Our fastest physio, Caitlin, has just returned from the 2016 Rio Olympic Games!
Caitlin and her team ran in the women’s 4x400m relay and smashed their personal best in the heats to qualify for the finals. Woohoo, well done girls!
This was an awesome effort as our girls were the first women’s team to compete in the 4x400m finals since the 2000 Sydney Games with Cathy Freeman. And we could not have been more proud of our star athlete and her teammates!
Caitlin is passionate about encouraging and enabling people to live healthy and active lives, and in this interview she reveals how she personally approaches it.
Plus, she talks about the nerve-wracking moments before being selected, her amazing experience in Rio, whilst also uncovering how she prepares herself for such big occasions.
So with that in mind, let’s get stuck into it…
Q: Where were you and what was your reaction when you found out that you were going to the Rio Olympics?
A: I was actually on my lunch break at Barefoot! I didn’t know exactly when we would find out, so I had been sneakily checking my phone between clients for a call or text all day.
And then when I checked my email on my lunch break there was a very formal email saying I had been selected! It was a massive relief and a weight lifted off my shoulders to know I was definitely going. Then it was quite overwhelming and emotional to know I had achieved something I had been working towards for so long. I had to keep it a secret until the team was officially announced the next day… but I still called my coach, mum and husband.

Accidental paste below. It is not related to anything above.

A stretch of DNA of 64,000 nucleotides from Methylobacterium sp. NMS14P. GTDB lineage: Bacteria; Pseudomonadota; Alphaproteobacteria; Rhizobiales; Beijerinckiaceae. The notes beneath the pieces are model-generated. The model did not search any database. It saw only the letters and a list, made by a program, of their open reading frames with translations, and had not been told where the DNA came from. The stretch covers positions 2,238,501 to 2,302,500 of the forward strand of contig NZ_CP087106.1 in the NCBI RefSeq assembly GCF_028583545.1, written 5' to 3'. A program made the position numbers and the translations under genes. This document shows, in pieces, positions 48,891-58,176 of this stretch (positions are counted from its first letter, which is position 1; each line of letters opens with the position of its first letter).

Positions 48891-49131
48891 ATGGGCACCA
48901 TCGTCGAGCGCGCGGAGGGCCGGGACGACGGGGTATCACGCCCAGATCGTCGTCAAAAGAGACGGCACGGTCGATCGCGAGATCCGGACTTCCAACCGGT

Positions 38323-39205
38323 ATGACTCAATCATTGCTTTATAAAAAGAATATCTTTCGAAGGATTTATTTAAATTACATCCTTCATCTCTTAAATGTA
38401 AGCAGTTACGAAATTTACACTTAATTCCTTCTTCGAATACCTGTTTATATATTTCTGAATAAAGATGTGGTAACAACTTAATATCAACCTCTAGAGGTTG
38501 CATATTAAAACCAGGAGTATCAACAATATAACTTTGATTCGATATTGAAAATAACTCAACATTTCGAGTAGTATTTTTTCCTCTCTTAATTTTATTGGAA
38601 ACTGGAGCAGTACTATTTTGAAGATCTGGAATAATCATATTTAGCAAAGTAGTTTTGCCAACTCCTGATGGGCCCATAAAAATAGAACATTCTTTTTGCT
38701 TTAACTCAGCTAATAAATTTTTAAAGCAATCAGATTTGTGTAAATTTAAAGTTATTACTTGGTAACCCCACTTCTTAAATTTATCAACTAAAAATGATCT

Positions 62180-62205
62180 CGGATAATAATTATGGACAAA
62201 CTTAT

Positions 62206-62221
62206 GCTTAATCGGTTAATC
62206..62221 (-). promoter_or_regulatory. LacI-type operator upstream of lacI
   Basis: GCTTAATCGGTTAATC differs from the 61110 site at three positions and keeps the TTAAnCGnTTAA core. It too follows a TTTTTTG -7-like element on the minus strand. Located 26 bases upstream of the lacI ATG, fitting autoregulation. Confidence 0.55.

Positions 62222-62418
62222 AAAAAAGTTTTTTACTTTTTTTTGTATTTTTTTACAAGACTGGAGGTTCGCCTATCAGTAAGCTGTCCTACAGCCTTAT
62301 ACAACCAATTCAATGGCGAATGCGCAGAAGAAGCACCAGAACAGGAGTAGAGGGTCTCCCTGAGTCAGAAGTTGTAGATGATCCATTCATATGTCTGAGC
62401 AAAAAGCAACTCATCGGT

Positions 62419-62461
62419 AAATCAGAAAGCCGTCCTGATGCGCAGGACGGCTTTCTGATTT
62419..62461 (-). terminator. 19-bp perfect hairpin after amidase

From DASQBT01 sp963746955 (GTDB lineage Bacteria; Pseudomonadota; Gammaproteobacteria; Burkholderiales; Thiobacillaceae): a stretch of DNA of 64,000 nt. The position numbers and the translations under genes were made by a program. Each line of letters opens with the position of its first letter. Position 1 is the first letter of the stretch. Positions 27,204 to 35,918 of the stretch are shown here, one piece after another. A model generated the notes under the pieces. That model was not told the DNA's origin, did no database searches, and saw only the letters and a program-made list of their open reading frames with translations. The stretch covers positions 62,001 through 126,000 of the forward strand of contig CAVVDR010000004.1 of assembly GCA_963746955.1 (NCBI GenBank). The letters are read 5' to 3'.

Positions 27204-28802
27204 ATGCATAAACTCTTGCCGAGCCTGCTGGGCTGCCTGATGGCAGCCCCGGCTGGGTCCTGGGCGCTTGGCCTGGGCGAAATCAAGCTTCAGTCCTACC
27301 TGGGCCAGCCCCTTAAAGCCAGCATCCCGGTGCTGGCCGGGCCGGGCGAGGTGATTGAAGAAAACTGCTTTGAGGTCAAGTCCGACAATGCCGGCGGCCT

Q: How long and hard have you been training for this? (ie what’s your training schedule, when did you discover you were a runner, and what else do you do to increase your ability?)
A: I have been training with my coach for 12 years now (yes, half my life!). When I was younger I adored my brother so I played AFL like him. And then when I went to primary school athletics day, my PE teacher suggested I try some athletics programs out at UQ.
Throughout school I always just ran because it was fun and I was good at it. When people asked me if I was going to go to the Olympics one day, I didn’t really have an answer for them because I knew that would be an incredible achievement. And I didn’t know if that’s where I’d end up in the future. I made my first Australian team (Junior) in 2010, when I was 18. And that was when I first thought that maybe I could actually go to the Olympics.
My training has obviously changed quite a bit over the 12 years I have been with my coach, Eric Brown. He was very good at holding me back when I was younger, and not burning me out. We have gone from 2 track sessions a week to gradually adding sessions, as well as building the intensity of training.